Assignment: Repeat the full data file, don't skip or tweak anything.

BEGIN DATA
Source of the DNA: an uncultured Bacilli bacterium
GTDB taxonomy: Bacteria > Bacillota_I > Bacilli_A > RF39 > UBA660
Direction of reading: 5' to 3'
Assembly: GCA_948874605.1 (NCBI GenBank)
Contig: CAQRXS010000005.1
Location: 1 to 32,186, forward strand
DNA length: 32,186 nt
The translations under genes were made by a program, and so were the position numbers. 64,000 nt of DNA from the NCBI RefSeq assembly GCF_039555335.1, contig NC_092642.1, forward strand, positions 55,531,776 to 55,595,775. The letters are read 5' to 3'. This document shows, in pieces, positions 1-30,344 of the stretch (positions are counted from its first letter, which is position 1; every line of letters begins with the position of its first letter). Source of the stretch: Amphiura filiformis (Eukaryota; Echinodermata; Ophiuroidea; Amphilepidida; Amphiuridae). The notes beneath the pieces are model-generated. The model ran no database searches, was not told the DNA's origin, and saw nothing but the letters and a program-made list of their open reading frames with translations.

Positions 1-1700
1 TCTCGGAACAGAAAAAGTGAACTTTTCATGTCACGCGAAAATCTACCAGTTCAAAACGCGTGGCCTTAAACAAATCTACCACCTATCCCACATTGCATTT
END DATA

Source of the DNA: an uncultured Bacilli bacterium
GTDB taxonomy: Bacteria > Bacillota_I > Bacilli_A > RF39 > UBA660
Direction of reading: 5' to 3'
Assembly: GCA_948874605.1 (NCBI GenBank)
Contig: CAQRXS010000005.1
Location: 1 to 32,186, forward strand
DNA length: 32,186 nt
The translations under genes were made by a program, and so were the position numbers. 64,000 nt of DNA from the NCBI RefSeq assembly GCF_039555335.1, contig NC_092642.1, forward strand, positions 55,531,776 to 55,595,775. The letters are read 5' to 3'. This document shows, in pieces, positions 1-30,344 of the stretch (positions are counted from its first letter, which is position 1; every line of letters begins with the position of its first letter). Source of the stretch: Amphiura filiformis (Eukaryota; Echinodermata; Ophiuroidea; Amphilepidida; Amphiuridae). The notes beneath the pieces are model-generated. The model ran no database searches, was not told the DNA's origin, and saw nothing but the letters and a program-made list of their open reading frames with translations.

Positions 1-1700
1 TCTCGGAACAGAAAAAGTGAACTTTTCATGTCACGCGAAAATCTACCAGTTCAAAACGCGTGGCCTTAAACAAATCTACCACCTATCCCACATTGCATTT